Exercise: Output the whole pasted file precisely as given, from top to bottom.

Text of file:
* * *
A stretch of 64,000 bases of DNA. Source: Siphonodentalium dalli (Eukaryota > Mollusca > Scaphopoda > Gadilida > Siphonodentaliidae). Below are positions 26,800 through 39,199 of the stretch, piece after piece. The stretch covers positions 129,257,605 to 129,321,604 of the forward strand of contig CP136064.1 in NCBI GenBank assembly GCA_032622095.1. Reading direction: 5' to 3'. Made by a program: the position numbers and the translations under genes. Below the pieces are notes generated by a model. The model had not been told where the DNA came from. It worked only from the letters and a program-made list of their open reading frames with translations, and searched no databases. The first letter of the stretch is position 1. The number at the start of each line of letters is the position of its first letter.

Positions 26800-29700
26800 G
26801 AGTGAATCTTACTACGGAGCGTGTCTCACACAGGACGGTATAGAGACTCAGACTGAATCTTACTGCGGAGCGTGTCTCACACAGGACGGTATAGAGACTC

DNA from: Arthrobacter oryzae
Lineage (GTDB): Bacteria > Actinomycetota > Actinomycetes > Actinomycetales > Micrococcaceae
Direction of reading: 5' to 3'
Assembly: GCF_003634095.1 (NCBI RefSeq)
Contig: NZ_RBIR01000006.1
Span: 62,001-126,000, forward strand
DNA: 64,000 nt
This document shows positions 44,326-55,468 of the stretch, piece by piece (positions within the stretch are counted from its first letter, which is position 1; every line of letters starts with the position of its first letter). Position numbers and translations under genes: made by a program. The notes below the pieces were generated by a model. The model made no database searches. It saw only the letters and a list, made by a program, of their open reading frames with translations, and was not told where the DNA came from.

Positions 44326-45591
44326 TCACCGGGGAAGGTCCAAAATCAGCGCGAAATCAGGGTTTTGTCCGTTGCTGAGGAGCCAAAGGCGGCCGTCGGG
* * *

A stretch of 64,000 bases of DNA. Source: Siphonodentalium dalli (Eukaryota > Mollusca > Scaphopoda > Gadilida > Siphonodentaliidae). Below are positions 26,800 through 39,199 of the stretch, piece after piece. The stretch covers positions 129,257,605 to 129,321,604 of the forward strand of contig CP136064.1 in NCBI GenBank assembly GCA_032622095.1. Reading direction: 5' to 3'. Made by a program: the position numbers and the translations under genes. Below the pieces are notes generated by a model. The model had not been told where the DNA came from. It worked only from the letters and a program-made list of their open reading frames with translations, and searched no databases. The first letter of the stretch is position 1. The number at the start of each line of letters is the position of its first letter.

Positions 26800-29700
26800 G
26801 AGTGAATCTTACTACGGAGCGTGTCTCACACAGGACGGTATAGAGACTCAGACTGAATCTTACTGCGGAGCGTGTCTCACACAGGACGGTATAGAGACTC

DNA from: Arthrobacter oryzae
Lineage (GTDB): Bacteria > Actinomycetota > Actinomycetes > Actinomycetales > Micrococcaceae
Direction of reading: 5' to 3'
Assembly: GCF_003634095.1 (NCBI RefSeq)
Contig: NZ_RBIR01000006.1
Span: 62,001-126,000, forward strand
DNA: 64,000 nt
This document shows positions 44,326-55,468 of the stretch, piece by piece (positions within the stretch are counted from its first letter, which is position 1; every line of letters starts with the position of its first letter). Position numbers and translations under genes: made by a program. The notes below the pieces were generated by a model. The model made no database searches. It saw only the letters and a list, made by a program, of their open reading frames with translations, and was not told where the DNA came from.

Positions 44326-45591
44326 TCACCGGGGAAGGTCCAAAATCAGCGCGAAATCAGGGTTTTGTCCGTTGCTGAGGAGCCAAAGGCGGCCGTCGGG